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Foundations of Firearms Audio Forensics Built by Dr. Robert Maher Will Continue to Be Important Forensic Tool as More Recording Devices Are Present at Crime Scenes

by Jo Ellen Nott

Dr. Robert Maher, electric and computer engineer who has researched and studied gunshot acoustics at the University of Montana, published the results of a two-year study on synchronizing and processing audio recordings of gunshots in 2018. His research was sponsored by a National Institute of Justice award.

For his paper “Advancing Audio Forensics of Gunshot Acoustics,” Maher and his assistants collected high-quality, repeated recordings of gunshots under controlled conditions and found that there are both similarities and differences between shots fired from the same gun. These data are important because they can help to identify the source of a gunshot and determine whether multiple shots were fired.

Maher also studied the limitations of forensic interpretation from common recording devices such as cellphones, land-mobile radios, and personal audio recorders. The engineer found that these devices can introduce distortions and other traces into audio recordings making it challenging to analyze them accurately. In an important step of his research, Maher also developed new ways to synchronize and process audio recordings from multiple devices.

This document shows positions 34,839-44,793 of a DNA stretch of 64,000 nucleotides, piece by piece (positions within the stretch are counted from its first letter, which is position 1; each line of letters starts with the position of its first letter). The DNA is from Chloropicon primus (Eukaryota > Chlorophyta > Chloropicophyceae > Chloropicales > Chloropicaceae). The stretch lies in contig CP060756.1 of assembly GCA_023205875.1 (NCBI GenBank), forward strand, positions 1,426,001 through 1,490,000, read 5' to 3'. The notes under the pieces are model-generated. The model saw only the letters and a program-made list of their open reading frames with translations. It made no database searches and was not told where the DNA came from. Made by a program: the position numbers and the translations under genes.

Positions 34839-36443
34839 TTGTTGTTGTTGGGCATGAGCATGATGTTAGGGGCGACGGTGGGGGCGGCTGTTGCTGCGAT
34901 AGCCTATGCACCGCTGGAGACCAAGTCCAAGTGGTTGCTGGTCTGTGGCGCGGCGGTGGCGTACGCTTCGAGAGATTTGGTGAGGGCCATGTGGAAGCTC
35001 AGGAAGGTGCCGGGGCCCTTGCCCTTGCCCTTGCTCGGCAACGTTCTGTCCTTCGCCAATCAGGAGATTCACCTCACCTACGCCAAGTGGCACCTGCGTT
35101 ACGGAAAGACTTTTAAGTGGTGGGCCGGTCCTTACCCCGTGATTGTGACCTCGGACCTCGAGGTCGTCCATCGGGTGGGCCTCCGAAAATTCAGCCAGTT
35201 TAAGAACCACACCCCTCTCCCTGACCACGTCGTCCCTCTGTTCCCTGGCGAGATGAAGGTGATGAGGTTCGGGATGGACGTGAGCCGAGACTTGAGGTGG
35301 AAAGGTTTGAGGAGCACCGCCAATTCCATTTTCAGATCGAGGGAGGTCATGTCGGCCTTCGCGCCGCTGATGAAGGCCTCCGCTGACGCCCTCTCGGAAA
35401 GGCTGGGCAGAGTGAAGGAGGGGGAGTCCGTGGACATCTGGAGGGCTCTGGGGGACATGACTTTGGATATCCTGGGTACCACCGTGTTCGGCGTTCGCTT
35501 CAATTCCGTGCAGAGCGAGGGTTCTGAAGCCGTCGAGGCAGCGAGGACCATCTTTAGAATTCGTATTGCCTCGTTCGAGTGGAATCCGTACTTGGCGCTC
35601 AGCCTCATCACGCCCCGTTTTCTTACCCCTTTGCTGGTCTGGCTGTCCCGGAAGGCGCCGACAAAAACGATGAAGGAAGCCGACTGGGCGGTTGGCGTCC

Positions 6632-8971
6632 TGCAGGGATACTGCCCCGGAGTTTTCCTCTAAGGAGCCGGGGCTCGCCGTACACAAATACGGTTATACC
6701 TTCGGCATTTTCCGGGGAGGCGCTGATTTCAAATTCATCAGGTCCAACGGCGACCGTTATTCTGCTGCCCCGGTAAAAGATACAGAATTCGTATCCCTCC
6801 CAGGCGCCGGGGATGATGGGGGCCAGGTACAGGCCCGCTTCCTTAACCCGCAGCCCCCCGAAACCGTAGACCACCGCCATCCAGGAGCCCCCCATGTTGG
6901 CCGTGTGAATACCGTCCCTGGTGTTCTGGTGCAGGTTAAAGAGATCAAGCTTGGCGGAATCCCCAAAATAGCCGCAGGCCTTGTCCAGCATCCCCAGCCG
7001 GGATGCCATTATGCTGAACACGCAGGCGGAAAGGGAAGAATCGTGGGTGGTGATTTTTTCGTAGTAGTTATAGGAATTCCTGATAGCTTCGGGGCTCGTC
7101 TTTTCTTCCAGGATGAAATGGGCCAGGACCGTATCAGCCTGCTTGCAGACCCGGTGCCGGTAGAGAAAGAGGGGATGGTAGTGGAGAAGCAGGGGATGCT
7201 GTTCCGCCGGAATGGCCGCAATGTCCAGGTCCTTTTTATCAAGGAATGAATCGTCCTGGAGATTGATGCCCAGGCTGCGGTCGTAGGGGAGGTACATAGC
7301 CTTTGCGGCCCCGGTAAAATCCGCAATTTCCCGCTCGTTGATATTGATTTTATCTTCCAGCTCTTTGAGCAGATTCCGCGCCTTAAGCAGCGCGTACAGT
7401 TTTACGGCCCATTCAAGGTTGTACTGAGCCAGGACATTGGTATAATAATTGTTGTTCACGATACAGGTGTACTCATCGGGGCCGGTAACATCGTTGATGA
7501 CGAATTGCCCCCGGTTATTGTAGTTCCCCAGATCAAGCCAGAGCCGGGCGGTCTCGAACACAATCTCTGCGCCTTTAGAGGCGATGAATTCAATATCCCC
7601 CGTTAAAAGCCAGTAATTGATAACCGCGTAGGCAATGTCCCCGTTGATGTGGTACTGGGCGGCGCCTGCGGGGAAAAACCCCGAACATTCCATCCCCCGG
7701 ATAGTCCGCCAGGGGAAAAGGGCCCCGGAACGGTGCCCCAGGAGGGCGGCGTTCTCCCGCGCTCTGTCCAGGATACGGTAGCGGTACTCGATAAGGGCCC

Maher’s research has been used in several high-profile criminal cases, including the trial of Cleveland police officer Michael Brelo who fired his Glock 17 pistol 49 times, including at least 15 shots after he reloaded and climbed onto the hood of the suspect’s car, to shoot into the front seat and kill the unarmed driver and his passenger. By this time, the 12 other responding officers had stopped firing.

During the 2015 trial, Maher was called as an expert audio witness by the prosecution. Attorney Collin Holloway, writing about the trial on the ExpertPages Blog, related that Maher was asked to listen to a recording of the incident taken by the Bratenahl Police Department radio pulled from the dashboard camera of one of the squad cars. Maher had previously analyzed the audio in his lab and testified on the stand that 15 of the 18 shots were fired from the same gun. The interval and sound of the shots backed his finding.

Brelo’s defense challenged Maher about the ambient noise that could impact a sound analysis—such as police sirens, distance, and other gun shots—but Maher maintained that the shots had come from the same gun despite those factors, according to Holloway. His findings were corroborated by independent FBI investigations that came to the same conclusion.

Despite the expert testimony, The New York Times reported that Brelo was acquitted of manslaughter by an Ohio judge.   

 

Sources: ExpertPages Blog, Forensic Magazine, Montana State University, The New York Times, Office of Justice Programs

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